After Madame Razz goes through the usual plot point of calling Shakra a traitor, and She-Ra responds with the other usual plot point of defending Shakra, they all bomb off to the Fright Zone to undertake a daring rescue. Shakra takes them to a secret entrance, though I’m not certain how secret it can possibly be, given it’s a huge door with the Horde symbol prominently placed in the middle. Still, in they go, and it does seem to be going well, until Hordak learns of their location through the pendant.

In the course of the subsequent debacle, Shakra suddenly realises that it was really fucking weird of Hordak to give her a retirement present, and voices this concern. I genuinely can’t believe it took her this long to wonder whether Hordak might not have been just being nice. Anyway, She-Ra smashes the pendant, prompting Hordak to come along with a squadron of Horde Troopers.

Naturally, the Horde Troopers prove less than effective, and Hordak himself doesn’t put in a good showing, since he chooses to transform himself into a spinning top with four arms, which is of limited use, to put it mildly. Once that’s dealt with, She-Ra and Shakra come bounding into Shadow Weaver’s lab, where Shadow Weaver is trying to dissect Glimmer. She claims this is so she can extract Glimmer’s magic, but I suspect it might be just because Glimmer is a bloody nightmare.

Bow: “I actively quite like being in Shadow Weaver’s bondage dungeon. Hope She-Ra doesn’t rescue us too quickly.”

To the soundtrack of She-Ra’s funkiest 80s beats, Bow and Glimmer are rescued, and our heroes make their escape. Back in Whispering Wood, Glimmer gushes to Adora about how exciting the whole thing was (could have fooled me), and Madame Razz apologises to Shakra for calling her a traitor. Finally, Adora welcomes Shakra to Whispering Wood, at which point the camera focuses on Shakra’s face while all the other rebels say various mental things like, “We’re glad you’re here!” and “We really like you!” I was particularly taken with Bow, whose voice booms out loud and clear above the others to make the enigmatic statement of “Hey, Shakra! Glad to see you again!” which for some reason came across as outstandingly demented.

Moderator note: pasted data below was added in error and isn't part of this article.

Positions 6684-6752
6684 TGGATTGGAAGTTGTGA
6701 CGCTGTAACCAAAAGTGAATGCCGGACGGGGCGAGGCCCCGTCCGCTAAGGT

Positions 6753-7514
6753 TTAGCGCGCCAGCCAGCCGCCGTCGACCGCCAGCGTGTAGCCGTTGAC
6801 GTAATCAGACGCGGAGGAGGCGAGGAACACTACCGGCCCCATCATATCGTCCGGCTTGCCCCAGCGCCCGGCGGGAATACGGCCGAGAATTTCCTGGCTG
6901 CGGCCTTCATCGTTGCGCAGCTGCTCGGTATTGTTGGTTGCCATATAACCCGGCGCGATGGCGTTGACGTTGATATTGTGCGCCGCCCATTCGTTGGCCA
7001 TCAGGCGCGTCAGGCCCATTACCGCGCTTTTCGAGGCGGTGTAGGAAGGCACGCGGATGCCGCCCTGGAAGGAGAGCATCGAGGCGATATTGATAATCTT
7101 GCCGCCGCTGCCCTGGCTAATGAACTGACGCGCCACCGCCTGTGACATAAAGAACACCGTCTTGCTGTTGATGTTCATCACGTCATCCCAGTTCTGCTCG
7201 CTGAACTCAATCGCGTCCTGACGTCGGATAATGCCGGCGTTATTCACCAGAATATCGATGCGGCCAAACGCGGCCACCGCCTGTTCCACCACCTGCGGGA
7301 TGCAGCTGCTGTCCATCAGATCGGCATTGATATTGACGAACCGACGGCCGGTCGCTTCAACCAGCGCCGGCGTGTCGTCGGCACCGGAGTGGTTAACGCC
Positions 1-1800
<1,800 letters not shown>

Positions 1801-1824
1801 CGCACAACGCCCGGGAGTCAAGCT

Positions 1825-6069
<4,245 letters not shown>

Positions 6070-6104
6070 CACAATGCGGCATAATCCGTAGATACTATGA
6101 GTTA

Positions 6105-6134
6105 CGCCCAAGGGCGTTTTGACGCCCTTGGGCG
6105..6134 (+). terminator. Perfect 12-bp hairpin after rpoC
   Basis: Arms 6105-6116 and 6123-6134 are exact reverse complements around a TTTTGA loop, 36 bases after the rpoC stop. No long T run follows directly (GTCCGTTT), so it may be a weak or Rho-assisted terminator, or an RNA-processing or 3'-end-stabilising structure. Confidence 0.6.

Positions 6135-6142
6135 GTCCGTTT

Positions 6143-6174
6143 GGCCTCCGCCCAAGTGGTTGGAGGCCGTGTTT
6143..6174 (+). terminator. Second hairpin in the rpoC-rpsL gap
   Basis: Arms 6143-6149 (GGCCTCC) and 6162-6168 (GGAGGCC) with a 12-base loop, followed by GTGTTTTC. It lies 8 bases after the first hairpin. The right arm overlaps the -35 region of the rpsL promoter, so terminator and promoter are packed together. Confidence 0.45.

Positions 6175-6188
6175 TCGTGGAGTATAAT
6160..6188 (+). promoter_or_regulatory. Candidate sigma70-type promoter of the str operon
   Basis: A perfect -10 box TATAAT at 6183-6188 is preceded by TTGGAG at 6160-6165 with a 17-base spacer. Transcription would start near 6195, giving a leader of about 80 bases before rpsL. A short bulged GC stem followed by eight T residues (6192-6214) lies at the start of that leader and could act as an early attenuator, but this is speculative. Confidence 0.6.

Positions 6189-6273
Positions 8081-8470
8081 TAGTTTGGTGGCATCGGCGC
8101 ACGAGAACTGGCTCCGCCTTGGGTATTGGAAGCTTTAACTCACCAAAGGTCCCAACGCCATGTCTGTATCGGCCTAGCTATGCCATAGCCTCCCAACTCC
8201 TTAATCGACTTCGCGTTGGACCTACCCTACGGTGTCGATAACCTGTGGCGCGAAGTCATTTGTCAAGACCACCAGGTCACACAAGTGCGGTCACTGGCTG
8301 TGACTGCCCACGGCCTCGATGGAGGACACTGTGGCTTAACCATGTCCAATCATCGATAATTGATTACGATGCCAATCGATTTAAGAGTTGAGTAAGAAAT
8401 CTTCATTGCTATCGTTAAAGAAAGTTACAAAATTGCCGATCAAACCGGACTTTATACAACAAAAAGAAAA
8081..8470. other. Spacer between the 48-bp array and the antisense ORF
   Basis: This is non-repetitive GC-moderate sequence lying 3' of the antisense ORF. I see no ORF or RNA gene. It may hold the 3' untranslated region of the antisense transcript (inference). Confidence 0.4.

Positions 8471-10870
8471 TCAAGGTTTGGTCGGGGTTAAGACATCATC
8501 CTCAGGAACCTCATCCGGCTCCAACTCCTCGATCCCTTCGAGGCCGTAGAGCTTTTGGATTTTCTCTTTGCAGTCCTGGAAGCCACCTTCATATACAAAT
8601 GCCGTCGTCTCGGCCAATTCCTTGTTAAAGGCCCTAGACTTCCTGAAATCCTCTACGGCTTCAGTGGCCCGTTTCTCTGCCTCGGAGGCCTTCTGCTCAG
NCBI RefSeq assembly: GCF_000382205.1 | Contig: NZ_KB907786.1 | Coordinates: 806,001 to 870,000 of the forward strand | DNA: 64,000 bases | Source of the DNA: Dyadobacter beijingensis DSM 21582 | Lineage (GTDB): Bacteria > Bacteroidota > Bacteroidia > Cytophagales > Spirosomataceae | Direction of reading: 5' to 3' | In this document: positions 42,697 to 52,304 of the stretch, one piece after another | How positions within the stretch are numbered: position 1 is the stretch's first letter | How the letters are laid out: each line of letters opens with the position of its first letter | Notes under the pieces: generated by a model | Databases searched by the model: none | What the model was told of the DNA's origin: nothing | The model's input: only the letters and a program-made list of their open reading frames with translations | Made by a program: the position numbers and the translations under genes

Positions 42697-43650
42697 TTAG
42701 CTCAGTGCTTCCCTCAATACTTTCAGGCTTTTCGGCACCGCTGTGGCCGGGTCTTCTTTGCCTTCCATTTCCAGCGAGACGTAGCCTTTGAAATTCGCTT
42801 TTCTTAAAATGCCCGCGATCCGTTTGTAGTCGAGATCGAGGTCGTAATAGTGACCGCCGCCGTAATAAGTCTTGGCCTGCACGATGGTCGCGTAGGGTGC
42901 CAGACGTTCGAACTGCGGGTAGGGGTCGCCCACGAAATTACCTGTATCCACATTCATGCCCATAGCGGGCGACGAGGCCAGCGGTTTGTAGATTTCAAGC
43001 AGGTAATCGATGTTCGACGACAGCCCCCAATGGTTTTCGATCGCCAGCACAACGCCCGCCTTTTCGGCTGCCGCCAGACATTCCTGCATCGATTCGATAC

In today’s adventure…

Oh, God almighty, I don’t know how to make this entertaining anymore. Loo-Kee is under a bush in Whispering Wood, and I swear that if I have to type “Loo-Kee is under a bush in Whispering Wood” one more time, I’m going to … I’m going to … I don’t know what I’m going to do. There’s not really a lot I can do, short of stop watching, and that seems a trifle perverse, having got so far. Maybe I should just watch and quietly accept it, rather than unnecessarily raising my blood pressure by raging against a 30 year old cartoon. Anyway, his pearl of wisdom is all about not judging people because they look different, which I think is a notion we can all recite in our sleep by now.

Loo-Kee: “Bet you’re pleased to see me, as usual.”

Character checklist

Other than Shakra, there’s no one particularly out of the ordinary here: Adora, She-Ra, Spirit, Swift Wind, Bow, Glimmer, Madame Razz, Broom, Loo-Kee, Hordak, Shadow Weaver and some Horde Troopers.

Excuse given for Adora’s disappearance

“Adora is safe,” says She-Ra. It’s a pretty boring excuse, but since we rarely get anything these days, I’ll let it slide.

Insults

Madame Razz leads the way this week, randomly addressing a Horde tank as an “overgrown swamp turtle”, and getting pretty personal by telling Hordak that he is “dirt”. Hordak’s response seems fair enough to me, calling Madame Razz a “ridiculous witch”. Finally, Shakra describes Hordak as a “strange man”, which is probably the understatement of the century.

Shakra: “You know, I think there is something a bit weird about this guy who literally has a hood made of bones.”

Oh No, Bow!

When Shakra first arrives in Whispering Wood, she asks to see Adora. Bow’s instant response is, “How do you know Adora’s name?” Well, Bow, given Adora is Public Enemy Number One on Etheria, I would suspect that the entire population knows her name. Added to that, Shakra has clearly come from the Horde, where Adora used to work, and where her notoriety is at its peak. I’d be more suspicious if Shakra didn’t know who Adora was.

Does it have the Power?

It’s not a classic, but it’s by no means a bad way to spend 20 minutes. Well, actually, it is a pretty bad way to spend 20 minutes, but if you’re committed to spending 20 minutes watching She-Ra, it’s not bad by those standards. I enjoyed the bizarre retirement party scene, and Shadow Weaver’s lab experiments on Glimmer gave hints of a darker tone, which I’d have liked to see more of. I can do without storylines of the “this random character is a traitor” variety, as they’ve been done to death, but all in all, this one’s a fairly entertaining episode, which is worth a watch.

Apologies if this review comes out in a weird format: WordPress has changed so I now have to use something called ‘Blocks’, which isn’t very user-friendly as far as I’m concerned. Hopefully I’ve managed to get my head around it, but I won’t know for sure till I press the ‘publish’ button.